In attendance Friday evening were, Deputy Mayor of Randwick City, Councillor Anthony Andrews and Mrs. Samia Andrews, Randwick Councillor Greg Moore,  Councillor Philip Sansom (Hurstville Council), French Consul General to Sydney Mr Eric Berti and Mrs Madaleine Berti, President of the Friends of the Lapérouse Museum Dr William Land AM, Mrs Petula Samios, Member of the La Pérouse Museum & Headland Trust, and representing Thales Group Australia in his capacity as a Member of their Advisory Board, Mr Stephen Loosley AM.

BookThe evening offered the perfect occasion to present to the Museum a booklet entitled Lapérouse Sailing Through the Enlightenment written originally in French by the Parisian novelist Anne Pons, edited by Friends of the Lapérouse Museum Committee Member, Nicole Forrest Green(above).  It depicts the life and journey of Lapérouse and will be offered for sale at 10 a copy. Its publication was made possible due to the generous support of Thales Group Australia, as they celebrate a long tradition of French-Australian maritime history.  The book will be offered for sale at the Museum.
WEB Stephen Loosley  WEB Bill Nicole Eric Anthony WEB Carol Dawn Phillip Abelas WEB Carol WEB Group 3Eric NicoleWEB Councillor Greg Moore WEB Eric and staff WEB Eric Cam Carol WEB Eric Tony WEB Gail and group WEB Greg and MadeleineWEB Eric and children WEB Guests 2WEB Cliff Dawn Phillip WEB Guests WEB Madeleine WEB Tony Eric Ted

Receveur Mass 2015



Over 200 attended the Annual Receveur Mass, celebrated by St. Andrews, Malabar with Rev. Dr Chris Shorrock from Melbourne officiating.  Randwick City Council sponsored the marquee and a Sausage Sizzle was provided by the Sydney Seaside Lions Club with drinks from Friends of the Laperouse Museum.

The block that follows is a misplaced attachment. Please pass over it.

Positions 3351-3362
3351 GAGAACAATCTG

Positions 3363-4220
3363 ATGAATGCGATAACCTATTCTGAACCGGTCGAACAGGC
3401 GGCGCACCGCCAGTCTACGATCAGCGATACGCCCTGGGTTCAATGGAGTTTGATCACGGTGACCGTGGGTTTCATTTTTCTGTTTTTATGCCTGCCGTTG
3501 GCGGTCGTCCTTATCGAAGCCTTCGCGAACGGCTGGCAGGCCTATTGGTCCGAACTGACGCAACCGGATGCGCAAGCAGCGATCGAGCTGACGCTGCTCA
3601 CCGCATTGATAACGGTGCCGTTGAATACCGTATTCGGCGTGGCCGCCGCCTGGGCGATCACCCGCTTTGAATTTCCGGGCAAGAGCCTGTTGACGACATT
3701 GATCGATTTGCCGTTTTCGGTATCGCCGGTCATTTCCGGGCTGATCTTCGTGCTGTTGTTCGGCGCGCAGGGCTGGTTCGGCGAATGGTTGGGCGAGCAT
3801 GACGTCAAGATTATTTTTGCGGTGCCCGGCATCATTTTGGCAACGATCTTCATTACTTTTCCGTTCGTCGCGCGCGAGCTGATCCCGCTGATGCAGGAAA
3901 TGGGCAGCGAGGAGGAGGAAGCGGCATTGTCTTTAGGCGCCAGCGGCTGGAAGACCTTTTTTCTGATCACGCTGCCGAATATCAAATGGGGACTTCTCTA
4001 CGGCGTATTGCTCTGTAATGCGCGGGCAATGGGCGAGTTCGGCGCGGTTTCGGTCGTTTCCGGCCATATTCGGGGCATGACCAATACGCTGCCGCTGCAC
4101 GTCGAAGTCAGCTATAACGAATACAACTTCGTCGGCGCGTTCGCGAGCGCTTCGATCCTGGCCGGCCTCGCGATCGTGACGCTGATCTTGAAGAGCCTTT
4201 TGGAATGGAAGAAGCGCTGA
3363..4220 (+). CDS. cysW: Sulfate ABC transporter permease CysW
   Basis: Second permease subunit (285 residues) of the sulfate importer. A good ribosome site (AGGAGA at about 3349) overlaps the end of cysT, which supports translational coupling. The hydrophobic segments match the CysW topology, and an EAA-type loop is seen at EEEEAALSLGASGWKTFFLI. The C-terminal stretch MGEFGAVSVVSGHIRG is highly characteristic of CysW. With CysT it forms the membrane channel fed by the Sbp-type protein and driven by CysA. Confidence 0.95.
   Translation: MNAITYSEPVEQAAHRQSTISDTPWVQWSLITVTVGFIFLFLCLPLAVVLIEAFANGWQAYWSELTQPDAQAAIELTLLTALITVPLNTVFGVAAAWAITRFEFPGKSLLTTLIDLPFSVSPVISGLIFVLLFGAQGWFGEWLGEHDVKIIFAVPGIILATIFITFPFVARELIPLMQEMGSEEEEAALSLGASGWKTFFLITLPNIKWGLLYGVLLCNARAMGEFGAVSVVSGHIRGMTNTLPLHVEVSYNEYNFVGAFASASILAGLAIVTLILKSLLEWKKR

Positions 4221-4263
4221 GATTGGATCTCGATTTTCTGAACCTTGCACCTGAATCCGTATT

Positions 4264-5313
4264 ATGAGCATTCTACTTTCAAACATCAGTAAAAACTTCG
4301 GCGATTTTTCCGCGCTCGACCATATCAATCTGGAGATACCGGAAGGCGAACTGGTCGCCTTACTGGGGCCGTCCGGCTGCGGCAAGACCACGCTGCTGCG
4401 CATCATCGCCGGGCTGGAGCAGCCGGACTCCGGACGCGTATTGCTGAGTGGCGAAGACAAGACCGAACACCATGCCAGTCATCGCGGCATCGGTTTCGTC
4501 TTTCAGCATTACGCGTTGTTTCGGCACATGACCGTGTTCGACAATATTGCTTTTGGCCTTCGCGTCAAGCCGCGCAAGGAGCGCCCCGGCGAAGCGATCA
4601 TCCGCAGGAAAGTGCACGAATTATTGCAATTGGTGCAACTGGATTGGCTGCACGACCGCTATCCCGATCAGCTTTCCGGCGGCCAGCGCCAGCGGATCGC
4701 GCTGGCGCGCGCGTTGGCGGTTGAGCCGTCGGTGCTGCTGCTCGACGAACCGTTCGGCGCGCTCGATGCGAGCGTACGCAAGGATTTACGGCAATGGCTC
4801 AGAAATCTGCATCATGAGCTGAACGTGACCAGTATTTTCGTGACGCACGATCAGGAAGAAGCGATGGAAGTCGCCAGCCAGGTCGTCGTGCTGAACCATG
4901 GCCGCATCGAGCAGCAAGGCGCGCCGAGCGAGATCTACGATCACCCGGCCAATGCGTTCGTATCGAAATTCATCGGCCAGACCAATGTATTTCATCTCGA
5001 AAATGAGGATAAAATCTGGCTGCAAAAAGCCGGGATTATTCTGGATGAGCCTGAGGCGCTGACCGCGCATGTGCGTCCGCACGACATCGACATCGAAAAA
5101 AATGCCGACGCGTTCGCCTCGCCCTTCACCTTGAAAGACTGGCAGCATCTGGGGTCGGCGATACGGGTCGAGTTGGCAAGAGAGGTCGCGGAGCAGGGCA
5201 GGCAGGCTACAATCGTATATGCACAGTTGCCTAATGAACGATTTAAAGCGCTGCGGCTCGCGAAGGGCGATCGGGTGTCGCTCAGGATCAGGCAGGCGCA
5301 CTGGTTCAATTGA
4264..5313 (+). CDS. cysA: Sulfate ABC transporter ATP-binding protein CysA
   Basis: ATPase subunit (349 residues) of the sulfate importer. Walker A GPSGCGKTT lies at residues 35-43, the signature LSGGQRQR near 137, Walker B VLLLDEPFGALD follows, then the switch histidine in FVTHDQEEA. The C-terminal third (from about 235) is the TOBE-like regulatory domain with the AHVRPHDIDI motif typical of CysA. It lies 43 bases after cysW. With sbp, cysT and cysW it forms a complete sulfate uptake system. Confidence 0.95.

The Mayor Ted Seng, and the Consul General for France, Eric Berti joined by the Commander of La Glorieuse, Lieutenant Ghislain Deleplanque  laid wreaths on the tomb. Also in attendance were Matt Thistlethwaite, the member for Kingsford Smith, Michael Daley the Member for Maroubra and Councillors Brendan Roberts and Geoff Stevenson.

WEB WreathsWEB Will and wreathsWEB Procession

WEB  At Grave cropped
WEB Communion Priests

WEB Crowd at Grave

WEB Grave Procession

WEB Marquee
WEB Museum close shot WEB Museum wide shot WEB Musicians at Grave WEB Singers
WEB Singers 2
WEB MusiciansWEB Navy Eric Musicians Brendan
WEB At Grave

From Frank Carleton on the 8am Mass

MassMass in the traditional Latin rite of the Catholic Church, so ancient as to have been the only Mass rite known to St. Francis of Assisi (ca. 1181 – 1226) was celebrated on the verandah of the Laperouse Museum on Sunday, February 15th at 8am. The celebrant here shown
in the Laperouse Monument enclosure on another day before the Commemoration is Father Raphael du Chazaud SSPX who is the same age as was Père Receveur at Botany Bay in 1788.

Born in Versailles Fr. du Chazaud is a native of Paris who arrived in Australia in 2011 and is stationed at Corpus Christi Church, Tynong, Victoria. His grandfather was a French naval doctor in Indo China.

The occasional sermon in French and English, which focused on the inception of the traditional Mass rite by the two priests of the Laperouse Expedition at Botany Bay in 1788, included the following observations:

“… nous sommes ici pour témoigner de notre amour pour la Sainte Messe, dans ce rite venerable que les aumoniers de La Perouse utilise ici-même, il y a 222 ans”.
“When we are at Mass we are outside of History. Holy Mass is indeed the intrusion and irruption of God into time.”